Save a little piece of fall by preserving leaves! There are several ways to preserve leaves, ranging from simple to complicated. Read through the methods below and select the preservation mode that works best for you.
To start, collect a variety of leaves in different shapes and colors. Wash the leaves off gently with lukewarm water, pat them dry and prepare for whichever method you'll be using to preserve them. To get the best results, don't wait more than a few days between collecting the leaves and preserving them.
Take your leaves and slip them between two pieces of newspaper. Then take the newspaper sandwich and place it between two heavy books for at least two days. The result? Beautiful, flat, dried leaves. This method is fast, simple, and great for kids. the only drawback is that the leaves won't last for more than a season. This approach can also work with a traditional flower press in place of the newspaper and books.
The most important part of the lamination method is making sure your leaves are nice and dry before you send them through the machine. Laminating leaves can help preserve the color and keep them looking brighter for longer, but it's hard to come by a professional laminator. Some people have success pseudo-laminating with clear tape. It's easy, but that method does allow the leaves to fade a little faster.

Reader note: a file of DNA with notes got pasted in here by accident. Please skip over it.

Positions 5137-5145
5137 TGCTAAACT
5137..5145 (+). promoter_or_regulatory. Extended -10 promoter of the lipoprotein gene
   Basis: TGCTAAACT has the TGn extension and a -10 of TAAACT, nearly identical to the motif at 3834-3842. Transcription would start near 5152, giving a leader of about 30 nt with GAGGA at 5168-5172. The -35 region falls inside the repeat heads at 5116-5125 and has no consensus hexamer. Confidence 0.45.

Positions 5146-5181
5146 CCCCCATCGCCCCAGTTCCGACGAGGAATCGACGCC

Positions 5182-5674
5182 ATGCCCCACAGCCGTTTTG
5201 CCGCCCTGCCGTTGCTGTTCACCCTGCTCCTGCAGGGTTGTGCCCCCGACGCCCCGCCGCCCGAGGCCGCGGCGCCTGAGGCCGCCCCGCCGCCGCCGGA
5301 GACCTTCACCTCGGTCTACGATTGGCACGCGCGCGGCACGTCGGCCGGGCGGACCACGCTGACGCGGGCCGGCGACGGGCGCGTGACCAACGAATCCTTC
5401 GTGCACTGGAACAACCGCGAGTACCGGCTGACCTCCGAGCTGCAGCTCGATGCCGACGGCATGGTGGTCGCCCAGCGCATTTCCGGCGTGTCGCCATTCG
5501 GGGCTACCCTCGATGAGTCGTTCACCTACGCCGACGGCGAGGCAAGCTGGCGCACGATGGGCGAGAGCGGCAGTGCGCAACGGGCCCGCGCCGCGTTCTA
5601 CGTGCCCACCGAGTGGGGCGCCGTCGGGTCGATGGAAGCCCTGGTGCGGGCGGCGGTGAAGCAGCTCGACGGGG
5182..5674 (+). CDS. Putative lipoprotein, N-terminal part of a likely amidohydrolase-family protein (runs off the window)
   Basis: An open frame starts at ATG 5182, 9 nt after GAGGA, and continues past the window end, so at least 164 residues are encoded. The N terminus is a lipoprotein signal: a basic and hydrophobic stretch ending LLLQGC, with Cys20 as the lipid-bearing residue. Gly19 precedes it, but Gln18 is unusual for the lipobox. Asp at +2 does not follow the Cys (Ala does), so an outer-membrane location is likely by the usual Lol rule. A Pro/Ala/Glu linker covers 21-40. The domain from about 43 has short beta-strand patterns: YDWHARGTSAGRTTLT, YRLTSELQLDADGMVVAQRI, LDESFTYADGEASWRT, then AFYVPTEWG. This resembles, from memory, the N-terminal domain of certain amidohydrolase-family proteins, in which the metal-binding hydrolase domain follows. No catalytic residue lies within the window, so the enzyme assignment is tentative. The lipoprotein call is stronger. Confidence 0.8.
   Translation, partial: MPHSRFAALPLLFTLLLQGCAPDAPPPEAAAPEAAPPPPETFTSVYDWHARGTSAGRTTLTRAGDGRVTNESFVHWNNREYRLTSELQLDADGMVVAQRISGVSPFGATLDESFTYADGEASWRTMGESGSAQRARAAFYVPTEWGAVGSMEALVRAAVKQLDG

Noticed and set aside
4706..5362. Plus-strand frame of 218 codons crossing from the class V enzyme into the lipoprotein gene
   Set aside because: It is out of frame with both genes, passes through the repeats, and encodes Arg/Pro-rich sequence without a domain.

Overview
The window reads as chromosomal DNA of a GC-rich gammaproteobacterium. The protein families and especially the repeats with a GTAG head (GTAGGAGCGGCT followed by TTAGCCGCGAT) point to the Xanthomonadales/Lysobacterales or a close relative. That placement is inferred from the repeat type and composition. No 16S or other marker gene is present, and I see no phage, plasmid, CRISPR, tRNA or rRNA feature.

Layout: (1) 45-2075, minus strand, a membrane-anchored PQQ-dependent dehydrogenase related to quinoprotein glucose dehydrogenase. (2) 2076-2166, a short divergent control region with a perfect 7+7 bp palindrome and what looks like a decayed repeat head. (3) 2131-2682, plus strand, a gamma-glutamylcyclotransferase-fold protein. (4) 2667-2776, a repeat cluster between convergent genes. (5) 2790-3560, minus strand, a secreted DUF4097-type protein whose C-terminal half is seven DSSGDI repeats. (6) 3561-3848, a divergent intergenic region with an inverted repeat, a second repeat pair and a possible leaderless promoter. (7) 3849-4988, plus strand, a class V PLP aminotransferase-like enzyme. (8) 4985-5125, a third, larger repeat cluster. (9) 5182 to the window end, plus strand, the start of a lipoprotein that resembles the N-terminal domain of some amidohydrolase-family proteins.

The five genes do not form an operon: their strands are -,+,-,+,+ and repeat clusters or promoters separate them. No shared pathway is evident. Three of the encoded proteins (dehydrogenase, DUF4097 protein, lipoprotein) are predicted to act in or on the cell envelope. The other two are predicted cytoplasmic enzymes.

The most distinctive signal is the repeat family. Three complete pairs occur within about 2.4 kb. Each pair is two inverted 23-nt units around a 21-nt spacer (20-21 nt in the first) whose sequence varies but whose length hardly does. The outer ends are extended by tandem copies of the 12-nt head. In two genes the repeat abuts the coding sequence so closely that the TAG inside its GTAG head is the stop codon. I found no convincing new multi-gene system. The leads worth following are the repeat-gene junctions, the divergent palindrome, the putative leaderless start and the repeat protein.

You can pick up some paraffin wax from craft stores, or a superstore like Walmart or Amazon. Melt in in your crockpot on a low setting, then, lay out large sheets of wax paper on the counter. Take your dried leaves and dip them gently in the melted wax, letting the excess drip off into the pot of paraffin. Then lay the leaves out on the wax paper to dry. You can dip the leaves more than once, but the more you dip, the more noticeable the wax will be. This method is a little trickier, but it preserves the leaves a little better than the first two.
4. Iron and Wax Paper
Set your iron to medium and let it heat while you get some paper towels and cut strips of wax paper to matching sizes. On a flat surface, lay down one paper towel and one piece of wax paper. Then take a leaf or two (as many will fit on the sheet) and lay them on top of the wax paper without letting the leaves touch each other.
Lay the second sheet of wax paper on top, covering all the leaves. On top of that second sheet of wax paper, place the second paper towel. Once you have your leaves situated, iron on top of the paper towel for three to five minutes. It seems like a long time, but it will seal the wax into the leaves and keep them well preserved. This method does take more time, but it preserves the leaves very naturally.
Take ¼ cup of glycerin and ½ cup of water and mix them together in a baking dish. Then take your leaves and lay them in this solution. Take a smaller baking dish, large enough to cover the leaves but small enough to fit in the larger baking dish, and place it on top of the leaves. Leave the leaves in the solution for three to four days. This solution is easy, but it obviously takes much longer than the others. At the end of the three days, though, your leaves will be beautifully preserved.
If fall is your favorite time of year, give one of these leaf preservation tricks a try. Now that you know how, pick a method that will help you craft a fall garland or one that will be easy to tackle with a handful of eager kids. Once you’ve mastered the art of fall leaf preservation, tackle a new fun fall DIY like DIY home scents or DIY wreaths!